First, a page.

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Clinical Chemistry and Laboratory Medicine (CCLM)

Published in Association with the European Federation of Clinical Chemistry and Laboratory Medicine (EFLM)

Editor-in-Chief: Plebani, Mario

Ed. by Gillery, Philippe / Lackner, Karl J. / Lippi, Giuseppe / Melichar, Bohuslav / Payne, Deborah A. / Schlattmann, Peter


IMPACT FACTOR 2017: 3.556

CiteScore 2017: 2.34

SCImago Journal Rank (SJR) 2017: 1.114
Source Normalized Impact per Paper (SNIP) 2017: 1.188

Online
ISSN
1437-4331
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Volume 55, Issue 8

Issues

Reporting altered test results in hemolyzed samples: is the cure worse than the disease?

Giuseppe LippiORCID iD: http://orcid.org/0000-0001-9523-9054 / Gianfranco Cervellin / Mario PlebaniORCID iD: http://orcid.org/0000-0002-0270-1711
Published Online: 2017-02-16 | DOI: https://doi.org/10.1515/cclm-2017-0011

Abstract

The management of laboratory data in unsuitable (hemolyzed) samples remains an almost unresolved dilemma. Whether or not laboratory test results obtained by measuring unsuitable specimens should be made available to the clinicians has been the matter of fierce debates over the past decades. Recently, an intriguing alternative to suppressing test results and recollecting the specimen has been put forward, entailing the definition and implementation of specific algorithms that would finally allow reporting a preanalytically altered laboratory value within a specific comment about its uncertainty of measurement. This approach carries some advantages, namely the timely communication of potentially life-threatening laboratory values, but also some drawbacks. These especially include the challenging definition of validated performance specifications for hemolyzed samples, the need to producing reliable data with the lowest possible uncertainty, the short turnaround time for repeating most laboratory tests, the risk that the comments may be overlooked in short-stay and frequently overcrowded units (e.g. the emergency department), as well as the many clinical advantages of a direct communication with the physician in charge of the patient. Despite the debate remains open, we continue supporting the suggestion that suppressing data in unsuitable (hemolyzed) samples and promptly notifying the clinicians about the need to recollect the samples remains the most (clinically and analytically) safe practice.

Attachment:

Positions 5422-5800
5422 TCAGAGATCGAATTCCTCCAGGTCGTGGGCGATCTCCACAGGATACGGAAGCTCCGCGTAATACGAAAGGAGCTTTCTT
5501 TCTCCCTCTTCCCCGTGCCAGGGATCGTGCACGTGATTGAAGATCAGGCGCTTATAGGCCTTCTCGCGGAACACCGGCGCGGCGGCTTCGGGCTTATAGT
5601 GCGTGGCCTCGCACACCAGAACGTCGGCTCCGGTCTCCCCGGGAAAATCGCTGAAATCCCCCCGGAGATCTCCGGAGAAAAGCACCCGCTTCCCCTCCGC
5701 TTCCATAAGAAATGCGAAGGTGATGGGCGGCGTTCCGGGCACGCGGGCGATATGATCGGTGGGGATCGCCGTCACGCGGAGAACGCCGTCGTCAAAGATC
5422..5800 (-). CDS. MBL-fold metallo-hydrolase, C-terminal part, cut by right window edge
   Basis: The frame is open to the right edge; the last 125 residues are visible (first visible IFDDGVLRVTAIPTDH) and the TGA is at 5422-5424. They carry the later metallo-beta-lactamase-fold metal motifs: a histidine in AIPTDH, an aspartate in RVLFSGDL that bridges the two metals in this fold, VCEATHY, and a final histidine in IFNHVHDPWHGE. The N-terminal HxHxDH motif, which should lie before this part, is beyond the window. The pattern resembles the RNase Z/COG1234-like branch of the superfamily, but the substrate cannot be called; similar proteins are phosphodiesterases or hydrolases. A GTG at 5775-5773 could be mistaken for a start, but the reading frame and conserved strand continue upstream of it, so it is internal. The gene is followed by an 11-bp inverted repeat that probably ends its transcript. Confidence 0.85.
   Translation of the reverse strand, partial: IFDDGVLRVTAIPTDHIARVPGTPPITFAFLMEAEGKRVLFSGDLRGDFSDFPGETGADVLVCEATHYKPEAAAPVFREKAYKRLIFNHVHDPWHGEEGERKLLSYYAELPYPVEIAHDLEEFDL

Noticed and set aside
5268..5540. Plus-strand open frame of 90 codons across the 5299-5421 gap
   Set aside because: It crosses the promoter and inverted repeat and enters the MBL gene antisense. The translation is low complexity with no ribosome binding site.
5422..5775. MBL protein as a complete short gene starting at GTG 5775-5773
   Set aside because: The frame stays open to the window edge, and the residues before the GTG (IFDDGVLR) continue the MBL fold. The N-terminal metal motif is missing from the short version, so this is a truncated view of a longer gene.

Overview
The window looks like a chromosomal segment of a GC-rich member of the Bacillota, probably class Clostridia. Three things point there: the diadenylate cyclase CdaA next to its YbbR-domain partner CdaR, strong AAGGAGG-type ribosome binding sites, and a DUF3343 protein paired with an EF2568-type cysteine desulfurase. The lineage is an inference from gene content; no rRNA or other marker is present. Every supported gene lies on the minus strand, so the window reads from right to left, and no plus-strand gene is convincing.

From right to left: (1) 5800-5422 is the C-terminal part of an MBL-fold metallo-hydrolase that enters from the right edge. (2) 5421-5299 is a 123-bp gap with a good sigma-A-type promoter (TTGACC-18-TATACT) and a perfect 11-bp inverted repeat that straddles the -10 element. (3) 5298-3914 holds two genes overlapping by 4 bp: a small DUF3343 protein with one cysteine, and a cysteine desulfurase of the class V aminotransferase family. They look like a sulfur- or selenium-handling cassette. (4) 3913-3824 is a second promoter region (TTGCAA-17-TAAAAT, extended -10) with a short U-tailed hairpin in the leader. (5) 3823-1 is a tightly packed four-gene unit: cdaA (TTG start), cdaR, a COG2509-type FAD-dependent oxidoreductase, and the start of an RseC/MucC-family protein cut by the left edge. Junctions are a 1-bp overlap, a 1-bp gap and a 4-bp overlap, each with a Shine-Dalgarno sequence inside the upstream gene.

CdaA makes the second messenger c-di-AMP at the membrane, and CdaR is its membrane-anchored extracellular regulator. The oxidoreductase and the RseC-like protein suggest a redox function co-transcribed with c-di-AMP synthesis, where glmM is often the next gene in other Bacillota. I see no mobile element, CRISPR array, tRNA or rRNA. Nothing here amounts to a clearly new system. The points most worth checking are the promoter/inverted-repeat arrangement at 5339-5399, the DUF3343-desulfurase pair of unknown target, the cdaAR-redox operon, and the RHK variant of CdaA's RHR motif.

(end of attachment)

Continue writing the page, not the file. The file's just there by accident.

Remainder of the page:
Keywords: blood samples; hemolysis; quality; safety

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About the article

Corresponding author: Prof. Giuseppe Lippi, Section of Clinical Biochemistry, University Hospital of Verona, P.le LA Scuro 10, 37134 Verona, Italy


Received: 2017-01-05

Accepted: 2017-01-06

Published Online: 2017-02-16

Published in Print: 2017-07-26


Author contributions: All the authors have accepted responsibility for the entire content of this submitted manuscript and approved submission.

Research funding: None.

Employment or leadership: None declared.

Honorarium: None declared.

Competing interests: The funding organization(s) played no role in the study design; in the collection, analysis, and interpretation of data; in the writing of the report; or in the decision to submit the report for publication.


Citation Information: Clinical Chemistry and Laboratory Medicine (CCLM), Volume 55, Issue 8, Pages 1112–1114, ISSN (Online) 1437-4331, ISSN (Print) 1434-6621, DOI: https://doi.org/10.1515/cclm-2017-0011.

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